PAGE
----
A Buying Guide for Home Cinema Projectors

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A Buying Guide for Home Cinema Projectors

Many people relish the idea of having their very own home cinema. The magic of a movie theatre in the own home is a very attractive prospect. There are several home cinema setups available, but none has a more authentic movie theatre feel than those that use a video projector as the image source. Unfortunately, many people are put off the idea because they feel it's too complicated an undertaking. Money may not be the problem, and they may even have a suitably-sized room in their house, but choosing the right projector can seem like quite a challenging prospect.

The thought of spending a significant amount of money on something that is unsuitable is enough to put anyone off. Such fears and concerns are completely understandable, but they are also largely unfounded. All it takes to banish such fears is a basic understanding of what's currently available in the way of home cinema projectors, and what they can deliver.

Common Types of Home Cinema Projector

There are a few types of home cinema projector in common use. They use different technologies, but they all achieve the same end result: they project large, clear, full-colour video images onto a screen. Price varies with the quality of image. In general, the higher the definition and the greater the brightness and contrast range that the projector has, the more expensive it is going to be.

Type

Product Details

LCD Projector

LCD (liquid crystal display) projectors are commonly used in home cinema setups. In a typical LCD projector, a powerful metal-halide lamp is shone through a panel consisting of an array of liquid crystal 'pixels' and projected out of the unit and onto a suitable viewing screen. A related system is 3-LCD, also called tri-LCD. This system is based on LCD technology but with three LCD panels, each of which is dedicated to handling a single primary colour: red, green, or blue.

DLP Projector

DLP (digital light processing) projectors are also commonly used as home cinema projectors. Most DLP projectors use the same powerful metal halide lamp technology but modulate the light via an array of 'micro-mirrors' embedded onto a chip. Higher-end DLP projectors may have three DLP chips, each handling a specific primary colour. LCOS (liquid crystal on chip) projectors feature elements of both DLP and LCD technology.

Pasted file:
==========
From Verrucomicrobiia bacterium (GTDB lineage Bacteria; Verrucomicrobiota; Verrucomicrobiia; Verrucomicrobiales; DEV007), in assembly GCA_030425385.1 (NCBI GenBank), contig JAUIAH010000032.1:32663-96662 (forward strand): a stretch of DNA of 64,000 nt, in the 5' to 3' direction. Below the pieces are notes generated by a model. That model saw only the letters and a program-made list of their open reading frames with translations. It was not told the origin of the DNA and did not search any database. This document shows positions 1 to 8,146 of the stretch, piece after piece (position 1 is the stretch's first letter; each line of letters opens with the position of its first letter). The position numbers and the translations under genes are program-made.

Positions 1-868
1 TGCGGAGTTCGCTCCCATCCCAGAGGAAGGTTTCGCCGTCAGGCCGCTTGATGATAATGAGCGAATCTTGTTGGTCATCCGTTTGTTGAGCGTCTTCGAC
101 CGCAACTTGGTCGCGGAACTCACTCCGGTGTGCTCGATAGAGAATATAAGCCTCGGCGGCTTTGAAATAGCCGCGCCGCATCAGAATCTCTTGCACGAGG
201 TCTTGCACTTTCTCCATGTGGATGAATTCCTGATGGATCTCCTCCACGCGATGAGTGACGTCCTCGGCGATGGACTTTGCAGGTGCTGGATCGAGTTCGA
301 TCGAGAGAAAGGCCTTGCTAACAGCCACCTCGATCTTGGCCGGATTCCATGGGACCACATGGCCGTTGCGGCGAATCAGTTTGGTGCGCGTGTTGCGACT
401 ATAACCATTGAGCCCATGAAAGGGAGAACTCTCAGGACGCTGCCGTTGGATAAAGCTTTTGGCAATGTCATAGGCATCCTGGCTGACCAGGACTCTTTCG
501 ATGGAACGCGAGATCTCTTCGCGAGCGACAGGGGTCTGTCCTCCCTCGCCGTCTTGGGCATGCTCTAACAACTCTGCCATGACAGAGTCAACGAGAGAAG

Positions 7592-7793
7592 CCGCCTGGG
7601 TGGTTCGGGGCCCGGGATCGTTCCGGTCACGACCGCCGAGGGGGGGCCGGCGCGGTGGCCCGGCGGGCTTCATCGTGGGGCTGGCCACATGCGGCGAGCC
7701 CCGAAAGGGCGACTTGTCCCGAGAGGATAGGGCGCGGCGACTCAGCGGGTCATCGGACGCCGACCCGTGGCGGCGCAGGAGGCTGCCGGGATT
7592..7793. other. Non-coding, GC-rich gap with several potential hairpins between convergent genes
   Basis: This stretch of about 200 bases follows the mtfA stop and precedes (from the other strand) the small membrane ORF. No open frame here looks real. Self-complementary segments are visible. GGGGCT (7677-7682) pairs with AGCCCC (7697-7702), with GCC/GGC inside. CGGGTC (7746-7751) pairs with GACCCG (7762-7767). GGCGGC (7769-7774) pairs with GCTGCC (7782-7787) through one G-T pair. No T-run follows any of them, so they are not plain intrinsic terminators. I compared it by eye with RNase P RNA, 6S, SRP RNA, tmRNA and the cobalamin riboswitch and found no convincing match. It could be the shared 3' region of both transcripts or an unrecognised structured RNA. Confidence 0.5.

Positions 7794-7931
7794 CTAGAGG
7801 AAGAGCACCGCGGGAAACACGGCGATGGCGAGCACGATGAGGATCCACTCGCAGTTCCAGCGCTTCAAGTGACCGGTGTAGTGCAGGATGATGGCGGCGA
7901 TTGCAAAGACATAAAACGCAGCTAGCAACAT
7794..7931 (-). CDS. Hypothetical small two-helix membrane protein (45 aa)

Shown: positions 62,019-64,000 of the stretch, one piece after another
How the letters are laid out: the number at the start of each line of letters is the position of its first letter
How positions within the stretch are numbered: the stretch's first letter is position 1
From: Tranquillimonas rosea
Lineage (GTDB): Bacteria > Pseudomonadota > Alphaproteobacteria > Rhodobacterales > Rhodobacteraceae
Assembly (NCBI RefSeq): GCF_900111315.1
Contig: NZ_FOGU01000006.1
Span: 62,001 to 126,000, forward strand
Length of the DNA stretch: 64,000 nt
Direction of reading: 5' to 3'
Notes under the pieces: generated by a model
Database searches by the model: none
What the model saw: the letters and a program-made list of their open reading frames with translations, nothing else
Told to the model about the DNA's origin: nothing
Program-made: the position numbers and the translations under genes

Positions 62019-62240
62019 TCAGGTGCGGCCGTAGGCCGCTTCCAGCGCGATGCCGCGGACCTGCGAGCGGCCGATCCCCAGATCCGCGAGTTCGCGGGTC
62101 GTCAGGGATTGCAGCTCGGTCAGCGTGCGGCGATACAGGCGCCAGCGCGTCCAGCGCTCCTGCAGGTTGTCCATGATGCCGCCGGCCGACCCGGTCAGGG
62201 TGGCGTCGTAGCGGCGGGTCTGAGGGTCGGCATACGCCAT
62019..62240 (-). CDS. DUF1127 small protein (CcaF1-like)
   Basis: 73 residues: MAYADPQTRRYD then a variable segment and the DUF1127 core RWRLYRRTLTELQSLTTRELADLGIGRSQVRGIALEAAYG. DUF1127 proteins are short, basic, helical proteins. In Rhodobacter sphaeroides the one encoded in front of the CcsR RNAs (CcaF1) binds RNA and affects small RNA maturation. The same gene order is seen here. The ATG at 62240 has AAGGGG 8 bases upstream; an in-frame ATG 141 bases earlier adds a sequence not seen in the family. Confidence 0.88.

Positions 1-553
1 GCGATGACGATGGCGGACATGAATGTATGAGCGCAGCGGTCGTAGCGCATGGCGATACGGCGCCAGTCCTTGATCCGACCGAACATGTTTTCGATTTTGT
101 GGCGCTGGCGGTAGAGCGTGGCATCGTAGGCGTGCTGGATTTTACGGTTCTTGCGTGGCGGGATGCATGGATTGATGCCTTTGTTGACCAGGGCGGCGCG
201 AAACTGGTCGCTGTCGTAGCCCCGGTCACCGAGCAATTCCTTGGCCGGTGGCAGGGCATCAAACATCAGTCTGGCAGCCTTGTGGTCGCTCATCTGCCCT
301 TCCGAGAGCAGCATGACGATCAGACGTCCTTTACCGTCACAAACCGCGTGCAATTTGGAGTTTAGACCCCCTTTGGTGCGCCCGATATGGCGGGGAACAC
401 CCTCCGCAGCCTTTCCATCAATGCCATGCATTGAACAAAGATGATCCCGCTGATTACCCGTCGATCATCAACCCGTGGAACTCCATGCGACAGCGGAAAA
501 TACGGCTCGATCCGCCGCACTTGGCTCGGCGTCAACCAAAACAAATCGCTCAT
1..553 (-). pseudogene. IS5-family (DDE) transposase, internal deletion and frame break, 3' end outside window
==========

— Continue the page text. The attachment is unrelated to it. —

LED Projector

LED (light-emitting diode) projectors are LCD or DLP projectors that use light-emitting diodes as the illumination source instead of a metal halide lamp. Metal halide lamps have a limited life span. They eventually 'burn out' after around 3,000-4,000 hours of use and can be expensive to replace. Projectors with LED light sources don't have this problem.

CRT Projector

CRT (cathode-ray tube) projectors were among the first video projectors to be commercially available. The technology is now virtually obsolete, and only used CRT projectors are available to buy. They are large, bulky, and not very energy efficient, but can still produce good sharp images. Being old, outdated, and pre-owned means that they can be found very cheaply. Some may be offered as refurbished models. Those won't be quite as cheap, but having been professionally serviced, they can be expected to perform well.

Aspect Ratio

Aspect ratio or 'format' refers to the shape of the projected image. More precisely, it's the ratio of the image width to its height. Modern widescreen projectors have a 'native' aspect ratio of 16:9. The width is almost twice as great as the height. Many projectors still have the older 4:3 ratio, which was also the standard aspect ratio or format of televisions before widescreen display technology was introduced.

Resolution

The more pixels involved in projecting the image, the greater the clarity and definition; most modern high-end projectors offer the standard widescreen display resolution of 1920 pixel columns and 1080 pixel rows. Other common resolutions include 1024 x 768 and 1280 x 720. Cheaper, lower-resolution projectors with pixel displays of 800 x 600 are also available, but low resolution displays limit the size to which the image can be enlarged before the image quality is badly affected.

Brightness and Contrast Range

These two important elements of image quality are published in the projectors' specifications. Brightness is measured in lumens, while contrast range is shown as a ratio of the brightest and darkest image points that the projector is capable of producing. Brighter image capability usually costs more, but the brightness of the image can, in fact, be too much, depending on many other factors, such as the distance between the projector and the screen and also the reflectivity of the screen and the walls.